AWS, Azure or Google Cloud? Which cloud service is the best?
Let’s delve into the three main platforms and discuss whether it is necessary to choose only one – and whether the choice is ultimately so significant. We will focus on public cloud platforms where companies run their applications and store their data.
Business Development Lead, Google Cloud Platform
Cloud services, cloud migration, and cloud strategy have been on the agendas of most Finnish companies in recent years. According to data from Statistics Finland for 2020, 75% of Finnish companies are using cloud services. Cloud services are most widely used in the scientific and technical sectors and the information and communications sectors, in which 95% of enterprises use them.
According to the State of the Cloud Report conducted by Flexera in 2021, companies that have already switched to cloud services measure their success, e.g. cost efficiency/savings (76%), delivery speed of products/services (66%), and cost avoidance (53%). 45% of respondents said that moving to the cloud has increased company’s speed of innovation. While opportunities provided by the cloud are getting more critical for businesses, many ICT decision-makers are fretting over their choice of cloud platform and migration planning.
Three large cloud service providers
In most cases, companies using public cloud services have a choice of three service providers: Amazon, Microsoft and Google. Naturally, other options are available, but let’s focus on AWS, Azure and GCP now. The public cloud market is, in practice, an oligopoly dominated by three big players.
Amazon Web Services
AWS was here first. Amazon’s cloud business was started up in 2006 (depending on how it is calculated), making it the oldest and most established of the competitors. AWS has the largest network of data centres (22 regions and 69 availability zones), the most services (over 200), and it dominates the global market with a market share of 40%. Moreover, it has perhaps the most credible global customers of the three large players, although the others also have some good references.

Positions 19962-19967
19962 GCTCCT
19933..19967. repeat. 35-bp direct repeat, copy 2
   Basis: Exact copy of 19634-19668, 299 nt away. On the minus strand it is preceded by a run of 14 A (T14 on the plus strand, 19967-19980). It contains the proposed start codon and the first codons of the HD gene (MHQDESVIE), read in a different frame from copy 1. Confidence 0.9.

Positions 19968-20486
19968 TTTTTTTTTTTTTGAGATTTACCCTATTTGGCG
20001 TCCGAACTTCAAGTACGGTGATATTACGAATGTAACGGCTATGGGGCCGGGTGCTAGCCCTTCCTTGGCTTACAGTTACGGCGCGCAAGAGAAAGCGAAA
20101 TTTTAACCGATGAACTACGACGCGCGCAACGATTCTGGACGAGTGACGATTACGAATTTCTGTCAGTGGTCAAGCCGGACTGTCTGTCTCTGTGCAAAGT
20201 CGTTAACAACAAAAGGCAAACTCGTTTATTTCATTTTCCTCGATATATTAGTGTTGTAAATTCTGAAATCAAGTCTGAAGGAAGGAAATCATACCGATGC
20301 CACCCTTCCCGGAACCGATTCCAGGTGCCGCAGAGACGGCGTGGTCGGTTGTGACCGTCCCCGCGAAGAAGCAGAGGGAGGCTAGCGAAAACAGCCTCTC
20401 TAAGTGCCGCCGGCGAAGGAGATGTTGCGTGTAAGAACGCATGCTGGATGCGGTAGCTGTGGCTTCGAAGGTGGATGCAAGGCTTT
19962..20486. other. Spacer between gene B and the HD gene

In principle, AWS provides everything you dream of for ICT service development – from file storage to satellite ground stations. The basic services (EC2 for computing, S3 for storage, and RDS for databases) work well, and the managed service selection provides a large range of pre-supported platforms. The RDS database service supports more databases than any other public cloud service: MySQL, MariaDB, PostgreSQL, OracleDB, MS SQL Server.
If you are wondering whether you could build part of your digital business on AWS, the answer is probably “yes”.
The second-largest public cloud provider in terms of market share is Azure. Since it was rolled out in 2010, it has rapidly eaten away at AWS’s market share. In October 2019, Microsoft snatched a $10 billion cloud service deal with the US Department of Defense (known as the JEDI project) from under AWS’s nose. Azure provides the same basic services as AWS. Even though it is a Microsoft environment, there is nothing stopping customers from running Linux services and Java code. CEO Satya Nadella is driving Microsoft more towards open source.
Azure has gained a strong foothold in Finland in particular, due to Microsoft’s history in the country. Many companies operate a Microsoft legacy architecture – Active Directory, Office tools, and ERP, financial management, and CRM products – making Azure a natural means of transforming their IT environments. In addition, Microsoft has significantly more partners in Finland than AWS or Google, so it is easy for MS customers to find an agile local partner.
Google Cloud Platform (GCP)
GCP is the newest player in the market (2011) and the least well known of the three major cloud service providers. Google is better known for its search engine than its cloud platform. However, it is worth remembering that Google has been developing its internet business for more than 20 years, and it has seven different products and more than a billion users. Over the years, this has forced the company to build a highly efficient and reliable infrastructure for its own purposes, and GCP has since made this infrastructure available to everyone else.